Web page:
Three weeks ago I started a trial fasting practice – limiting food to the evenings between 6pm and 10pm.
Expecting discomfort, I prepared in a ‘stoic-light’ way, by writing through my conflict.
(Real Stoics would sometimes go without food or sleep or money, just to armour themselves against the fear of losing everything.)
My solution is easier, I write a story that shows the conflict AND how I’ll deal with it. When hard things happen, I don’t want to be working out the solution on the fly … I want my brain to have a plan.
The conflict here, of course, was hunger. I knew that there would be times when the fridge would loom very large indeed.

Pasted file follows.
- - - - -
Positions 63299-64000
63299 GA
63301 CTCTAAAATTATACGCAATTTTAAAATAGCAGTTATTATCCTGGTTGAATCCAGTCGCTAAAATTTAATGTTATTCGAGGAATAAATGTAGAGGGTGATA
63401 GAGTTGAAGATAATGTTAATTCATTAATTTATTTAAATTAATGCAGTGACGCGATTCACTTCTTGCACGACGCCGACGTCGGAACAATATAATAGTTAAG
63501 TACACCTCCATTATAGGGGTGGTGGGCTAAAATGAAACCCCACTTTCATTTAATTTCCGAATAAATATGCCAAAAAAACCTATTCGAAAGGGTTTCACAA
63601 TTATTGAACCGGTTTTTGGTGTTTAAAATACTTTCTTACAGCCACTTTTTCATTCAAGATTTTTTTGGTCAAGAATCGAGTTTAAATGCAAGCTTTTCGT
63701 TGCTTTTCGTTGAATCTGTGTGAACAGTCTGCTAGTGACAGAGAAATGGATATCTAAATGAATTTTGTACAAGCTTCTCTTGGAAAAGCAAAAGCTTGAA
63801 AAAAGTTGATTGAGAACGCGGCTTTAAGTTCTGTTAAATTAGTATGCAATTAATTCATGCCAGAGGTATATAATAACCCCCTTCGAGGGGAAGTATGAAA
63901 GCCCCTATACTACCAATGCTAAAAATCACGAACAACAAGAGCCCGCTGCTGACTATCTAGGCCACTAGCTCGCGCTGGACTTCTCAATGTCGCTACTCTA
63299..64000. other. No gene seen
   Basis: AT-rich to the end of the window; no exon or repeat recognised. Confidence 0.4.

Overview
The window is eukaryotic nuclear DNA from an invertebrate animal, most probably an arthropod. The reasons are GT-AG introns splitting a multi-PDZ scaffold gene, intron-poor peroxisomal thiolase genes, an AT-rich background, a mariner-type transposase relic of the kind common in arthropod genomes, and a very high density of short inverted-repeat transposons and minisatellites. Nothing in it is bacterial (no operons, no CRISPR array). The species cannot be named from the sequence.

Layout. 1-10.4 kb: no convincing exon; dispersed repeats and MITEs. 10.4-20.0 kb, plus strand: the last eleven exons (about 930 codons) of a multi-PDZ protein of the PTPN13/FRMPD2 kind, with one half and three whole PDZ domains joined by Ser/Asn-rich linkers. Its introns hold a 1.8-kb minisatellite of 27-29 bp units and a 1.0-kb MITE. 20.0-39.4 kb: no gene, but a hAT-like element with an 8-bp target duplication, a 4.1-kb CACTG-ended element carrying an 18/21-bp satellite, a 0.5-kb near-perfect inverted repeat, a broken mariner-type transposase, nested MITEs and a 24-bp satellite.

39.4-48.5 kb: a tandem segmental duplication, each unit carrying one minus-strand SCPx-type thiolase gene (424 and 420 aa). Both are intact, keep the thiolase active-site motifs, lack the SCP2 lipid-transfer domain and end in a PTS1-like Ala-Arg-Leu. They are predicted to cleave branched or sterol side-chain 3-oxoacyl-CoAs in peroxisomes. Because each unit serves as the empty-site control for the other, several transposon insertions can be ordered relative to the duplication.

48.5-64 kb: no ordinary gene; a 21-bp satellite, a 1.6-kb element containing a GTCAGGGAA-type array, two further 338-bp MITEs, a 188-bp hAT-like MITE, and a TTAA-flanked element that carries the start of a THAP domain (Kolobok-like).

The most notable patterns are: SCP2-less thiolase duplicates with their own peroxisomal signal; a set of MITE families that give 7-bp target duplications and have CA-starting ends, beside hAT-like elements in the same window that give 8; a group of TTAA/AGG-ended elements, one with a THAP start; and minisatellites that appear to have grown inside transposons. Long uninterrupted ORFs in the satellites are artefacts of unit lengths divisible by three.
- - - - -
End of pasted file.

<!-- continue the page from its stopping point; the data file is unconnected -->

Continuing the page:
In my (very short) story, our ‘hero’ stopped before the fridge, remembered why he was fasting in the first place, and diverted to black coffee.
This technique works. I’ve used it for many of the hard things in my life, such as speaking at my father’s funeral.
The trick is to be honest about the conflict and go through The Hero’s Journey.
No one else ever has to read it.
I’ll end with a quote from Seneca:
“Until we have begun to go without them, we fail to realize how unnecessary many things are. We’ve been using them not because we needed them but because we had them.” – Seneca